Wonders of the Windward Islands
The Windward Islands, especially Tahiti, are some of the best-known and most interesting Polynesian islands. These islands in a way represent the essence of Southern seas – with palms, rugged mountains, deep blue sea, and friendly people.
The most amazing wonders of the Windward islands are:
- The archaeological heritage, especially the numerous marae – sacred places where gathered community.
- The rugged mountains covered with dense tropical forest.
Map with the described wonders
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Top 23 wonders of the Windward Islands
Teahupo’o reef break
A break in the reef, where are formed especially large, glassy blue, smooth waves. These are some of the heaviest waves in the world – a huge water mass is broken and may fall on the head of an unwary surfer. Waves are beloved by surfers but are very dangerous.
Tall and thin waterfall, falling into Papenoo reservoir.
Impressive, tall and thin waterfall.
A tall and thin waterfall.
A pierced rock on a dramatic, enormous cliff. According to local legend, it was pierced by a spear thrown by Pai.
Fautauà Falls (Fachoda Falls)
80 m tall waterfall. Below the falls has formed a deep, shaded canyon.
Amazing blowholes, one of them located inland from the coastal trail.
Vaifau submarine source
50 m off the coast, at some 15 m depth there is a powerful submarine source of freshwater. It is seen as greenish halo of freshwater, in calm weather the upsurge is seen on the surface of the water.
Giant banyan tree (Ficus prolixa) with a diameter above 10 m. Tree remained standing next to a motorway thanks to its protection by the local people.
Banyan of Gauguin
Very large and old banyan tree. Painter Paul Gauguin loved to sit in a platform built in this tree and to sip absinthe.
One of the first marae to be restored in 1954. Contains a stone statue.
Tuauru funeral caves
Funeral caves in remote valley of Tahiti. Caves are intact, filled with valuable historical artifacts. One flute has been carried away and sold, thus desecrating the cave.
An enormous sacred site, 65 by 101 meters. Ahu is 7 m high. Some stones have petroglyphs. Here have taken place rituals of human sacrifice.
Restored marae, located in forest. 40 m long, 17 m wide, partly paved. Contains 15 standing stones. The area next to marae was inhabited in the late 16th century and contains remnants of more than 500 ancient structures.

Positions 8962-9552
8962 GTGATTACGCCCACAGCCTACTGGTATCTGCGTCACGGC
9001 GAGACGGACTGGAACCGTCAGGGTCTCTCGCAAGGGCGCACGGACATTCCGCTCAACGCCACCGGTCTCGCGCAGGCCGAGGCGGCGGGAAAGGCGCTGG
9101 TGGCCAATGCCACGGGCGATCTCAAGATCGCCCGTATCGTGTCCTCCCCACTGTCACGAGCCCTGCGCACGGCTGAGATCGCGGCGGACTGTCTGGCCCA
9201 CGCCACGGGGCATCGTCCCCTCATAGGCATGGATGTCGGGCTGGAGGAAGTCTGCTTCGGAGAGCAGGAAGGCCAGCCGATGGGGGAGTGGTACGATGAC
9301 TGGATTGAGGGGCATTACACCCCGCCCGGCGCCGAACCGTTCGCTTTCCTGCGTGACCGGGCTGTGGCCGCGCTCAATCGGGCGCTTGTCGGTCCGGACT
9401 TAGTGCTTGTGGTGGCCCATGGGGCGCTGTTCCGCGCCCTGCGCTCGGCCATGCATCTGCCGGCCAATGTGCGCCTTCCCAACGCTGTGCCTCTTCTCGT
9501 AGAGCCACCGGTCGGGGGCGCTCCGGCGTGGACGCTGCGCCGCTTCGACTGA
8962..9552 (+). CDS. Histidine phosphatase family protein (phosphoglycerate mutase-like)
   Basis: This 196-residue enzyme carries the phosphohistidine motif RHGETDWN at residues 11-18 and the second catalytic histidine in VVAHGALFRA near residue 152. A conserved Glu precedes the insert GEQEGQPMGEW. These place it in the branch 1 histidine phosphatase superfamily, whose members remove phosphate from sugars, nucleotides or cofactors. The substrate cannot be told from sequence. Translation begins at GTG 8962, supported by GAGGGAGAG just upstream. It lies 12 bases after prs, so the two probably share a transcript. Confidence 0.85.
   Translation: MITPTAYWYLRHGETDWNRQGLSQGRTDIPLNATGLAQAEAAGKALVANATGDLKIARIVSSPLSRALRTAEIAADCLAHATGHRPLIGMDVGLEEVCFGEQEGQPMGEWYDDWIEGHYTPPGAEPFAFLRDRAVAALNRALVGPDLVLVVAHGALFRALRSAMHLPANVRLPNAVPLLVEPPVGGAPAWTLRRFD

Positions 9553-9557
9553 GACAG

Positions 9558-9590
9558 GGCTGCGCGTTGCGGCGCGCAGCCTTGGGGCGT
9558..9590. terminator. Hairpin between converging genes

Paneo’o Valley petroglyphs
A boulder with ancient engravings – concentric circles, linear forms, human figures.
Marae Tefana I Ahura’i
Large marae, meticulously restored in 1980.
35 m long and 15 m wide marae, with stone enclosure, 75 cm high. Well preserved. Very large stones on the corners.
Three marae located close, side by side. Seven burials were found here during the excavations in 1973. Restored in 1973.
Fare Hape petroglyphs
Large rock with numerous petroglyphs – stylized humans, spirals.
Robert Wan Pearl Museum
This is the world’s only museum that is dedicated to pearls, their history, traditions, collection.
Paul Gauguin Museum
This art museum dedicated to the life and works of Paul Gauguin and Constance Gordon-Cumming. In the garden are located two tiki – sacred stone statues from Ra’ivavae island.
An octagonal church, built in 1822. Considered to be the oldest existing European building in the Southern Pacific.
When Elsie Hulsizer was little, she lived on the shores of Puget Sound in Washington where she spent the summers sailing in a small open sailboat with her parents. Her parents would always start out by sailing windward, or against the wind, so they would have an easy ride home with the wind pushing them from behind.
Revised and updated for 2015-2016, this guide features detailed sketch charts based on the author’s own surveys and aerial photos of most anchorages. It also includes clear and concise navigational information. By far the most popular guide to the area, it covers the islands from Martinique to Grenada, with dazzling scenic photography, unsurpassed onshore information, sections on exploring, provisioning, water sports, services, restaurants, and photography.